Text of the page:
By: Michael L. Wright
Share This Post
Ohio Most Dangerous State For Hazardous Tractor Trailer Accidents
Ohio Most Dangerous State for Hazardous Tractor Trailer Accidents
Analysis of national accident data shows that Ohio is the state with the highest number of tractor trailer accidents carrying hazardous chemicals.
A new report from the Cincinnati Enquirer shows that Ohio tractor trailer accidents are the most dangerous dumping ground for hazardous chemicals and toxic materials carried by Ohio tractor trailers. According to the report, millions of gallons of toxic materials, including explosive crude oil, formaldehyde, sulfuric acid, xylenes, and other toxic chemicals are spread across Ohio highways, roads, and railways; putting Ohio citizens at risk. [http://www.zanesvilletimesrecorder.com/article/20140706/NEWS01/307060012?odyssey=mod%7Cmostcom, July 2014]
The report showed that Ohio is the leading state in hazardous material transportation accidents since the 1970s. A quarter of all of the tractor trailer accidents involving toxic waste occur in the Cincinnati area, the report found. This data is worrisome, since over 48 million people live within 300 feet of a major highway, railroad, or airport. Hazardous waste spilled during a tractor trailer accident has the potential to seriously harm Ohio residents living near state highways. According to the report, the reason Ohio has a higher number of hazardous tractor trailer accidents is simply due to geography. Thousands of trucks pass through Ohio’s highways each day carrying materials across the country. Richard R. Young, a professor of supply chain management for Penn State University-Harrisburg, told the Cincinnati Enquirer, “We are at our capacity on the highways and in many ways on the railroads as well as safer rail tank cars. This has meant a perfect storm for potential accidents.”
Environmental health professor Andrew Maier from the University of Cincinnati told the Cincinnati Enquirer, “People really don’t realize how much of this stuff actually is on our roads and how dangerous it can be.” He suggests that trucking companies notify local municipalities about the kinds of materials and chemicals traveling through their area on tractor trailers. According to Maier, “There is some nasty stuff there… The better prepared everyone is, the less likely we have a major event.”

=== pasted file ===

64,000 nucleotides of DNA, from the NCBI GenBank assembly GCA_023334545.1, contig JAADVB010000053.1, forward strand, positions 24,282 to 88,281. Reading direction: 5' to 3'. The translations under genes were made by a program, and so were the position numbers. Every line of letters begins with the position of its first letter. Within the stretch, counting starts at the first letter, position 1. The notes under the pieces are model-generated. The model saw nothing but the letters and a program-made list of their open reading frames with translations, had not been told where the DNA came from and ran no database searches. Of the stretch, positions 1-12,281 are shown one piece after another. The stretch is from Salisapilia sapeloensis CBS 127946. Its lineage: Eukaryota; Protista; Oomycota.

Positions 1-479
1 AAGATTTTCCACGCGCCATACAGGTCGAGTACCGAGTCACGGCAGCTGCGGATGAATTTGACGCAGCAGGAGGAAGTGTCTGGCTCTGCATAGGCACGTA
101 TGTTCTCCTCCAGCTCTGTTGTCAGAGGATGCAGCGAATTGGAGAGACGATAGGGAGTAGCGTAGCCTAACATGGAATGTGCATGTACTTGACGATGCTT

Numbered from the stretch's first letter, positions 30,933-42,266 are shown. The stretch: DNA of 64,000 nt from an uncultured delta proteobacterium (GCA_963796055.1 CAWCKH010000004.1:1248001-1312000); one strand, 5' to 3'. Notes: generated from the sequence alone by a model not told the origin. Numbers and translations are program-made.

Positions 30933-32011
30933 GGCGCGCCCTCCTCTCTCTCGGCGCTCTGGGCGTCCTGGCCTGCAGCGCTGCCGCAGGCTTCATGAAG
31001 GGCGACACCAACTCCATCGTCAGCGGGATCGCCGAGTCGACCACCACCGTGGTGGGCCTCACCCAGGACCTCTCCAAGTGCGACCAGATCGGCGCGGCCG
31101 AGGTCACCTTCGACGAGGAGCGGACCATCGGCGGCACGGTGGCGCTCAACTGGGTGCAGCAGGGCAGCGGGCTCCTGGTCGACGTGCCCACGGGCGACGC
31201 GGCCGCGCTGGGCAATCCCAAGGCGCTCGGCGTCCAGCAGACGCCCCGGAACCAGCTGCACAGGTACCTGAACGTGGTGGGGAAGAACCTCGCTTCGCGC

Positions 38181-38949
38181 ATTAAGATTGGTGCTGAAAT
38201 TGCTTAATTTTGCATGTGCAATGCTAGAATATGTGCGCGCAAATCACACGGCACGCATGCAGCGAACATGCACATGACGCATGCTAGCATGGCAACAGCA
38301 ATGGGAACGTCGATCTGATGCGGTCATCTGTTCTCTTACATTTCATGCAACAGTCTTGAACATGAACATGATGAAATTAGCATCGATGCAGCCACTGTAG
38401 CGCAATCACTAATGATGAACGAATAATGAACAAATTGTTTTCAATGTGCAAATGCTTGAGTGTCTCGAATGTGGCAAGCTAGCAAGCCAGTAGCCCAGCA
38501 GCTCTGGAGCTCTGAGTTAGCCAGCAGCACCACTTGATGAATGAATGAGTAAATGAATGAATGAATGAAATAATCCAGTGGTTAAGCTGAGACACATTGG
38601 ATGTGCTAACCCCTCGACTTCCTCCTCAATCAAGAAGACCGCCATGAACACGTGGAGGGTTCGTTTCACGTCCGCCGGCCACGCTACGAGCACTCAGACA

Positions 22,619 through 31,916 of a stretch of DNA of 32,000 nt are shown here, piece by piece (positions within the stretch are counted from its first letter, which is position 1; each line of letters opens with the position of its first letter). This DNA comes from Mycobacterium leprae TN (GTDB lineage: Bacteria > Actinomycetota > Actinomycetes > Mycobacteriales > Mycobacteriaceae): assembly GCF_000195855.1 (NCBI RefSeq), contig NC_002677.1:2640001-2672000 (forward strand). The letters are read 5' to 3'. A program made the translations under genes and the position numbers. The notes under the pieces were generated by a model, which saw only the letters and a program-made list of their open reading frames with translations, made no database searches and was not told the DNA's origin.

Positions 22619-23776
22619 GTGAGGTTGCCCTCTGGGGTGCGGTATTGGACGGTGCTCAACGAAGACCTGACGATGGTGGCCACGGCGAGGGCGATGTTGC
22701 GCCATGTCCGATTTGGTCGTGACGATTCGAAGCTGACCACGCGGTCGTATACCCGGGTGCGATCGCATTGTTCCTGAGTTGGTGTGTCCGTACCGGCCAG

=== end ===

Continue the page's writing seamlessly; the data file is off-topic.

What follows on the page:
Fortunately, most of the Ohio chemical spills in Cincinnati and the rest of Ohio have been mild in recent years. Many Ohio tractor trailer accidents result in a fuel leak during regular crashes. However, over the past three years, hazardous spills from tractor trailer accidents have increased in Ohio and across the country. The federal Pipeline and Hazardous Materials Safety Administration found that 34 hazardous spills occur each day in the United States. The Administration also reports that about 1 million shipments containing hazardous material is shipped each day. Over the past 10 years, Ohio has seen over 12,000 hazardous material accidents from tractor trailers and other transportation vehicles. Near Cincinnati, over 165 hazardous waste accidents have occurred since 1971. The most recent dangerous accident occurred in 2010, when a tractor trailer driver drove off the edge of a Cincinnati highway. The tanker truck was carrying liquid asphalt, which leaked out of the truck and onto the pavement where it dried instantly. The spill leaked asphalt over 25 feet away from the crash site. In 2005, an abandoned tractor trailer carrying styrene caused a panic when the styrene heated up and started leaking into the air.
Strangely, the federal Pipeline and Hazardous Materials Safety Administration found that these hazardous Ohio tractor trailer accidents are increasing in Ohio and across the nation. An increase in dangerous accidents has the Administration looking for new ways to reduce hazardous chemical spills. Safety administration spokesman Joe Delcambre told the Cincinnati Enquirer, “We are constantly looking for ways to improve safety when it comes to transporting hazardous materials.” In Ohio, shipping companies are not required to provide dangerous cargo listings to individual jurisdictions. This makes it difficult for Ohio cities to cut down on hazardous chemical accidents. Ohio drivers can cut down on their risk by reporting any suspicious spills or smells to local authorities.
Wright & Schulte LLC is an experienced Ohio auto accident attorneys severing the areas of Dayton, Cincinnati, Columbus, and Cleveland. If you are a victim of an Ohio tractor trailer accident contact the Dayton personal injuries attorneys for a free legal consultation by calling 1-937-222-7477
This entry was posted in Wright & Schulte News. Bookmark the permalink.
←Summer A Dangerous Time For Ohio Auto Accidents
Tracy Morgan Files Negligence Lawsuit Against Walmart After Fatal Limo Bus Crash →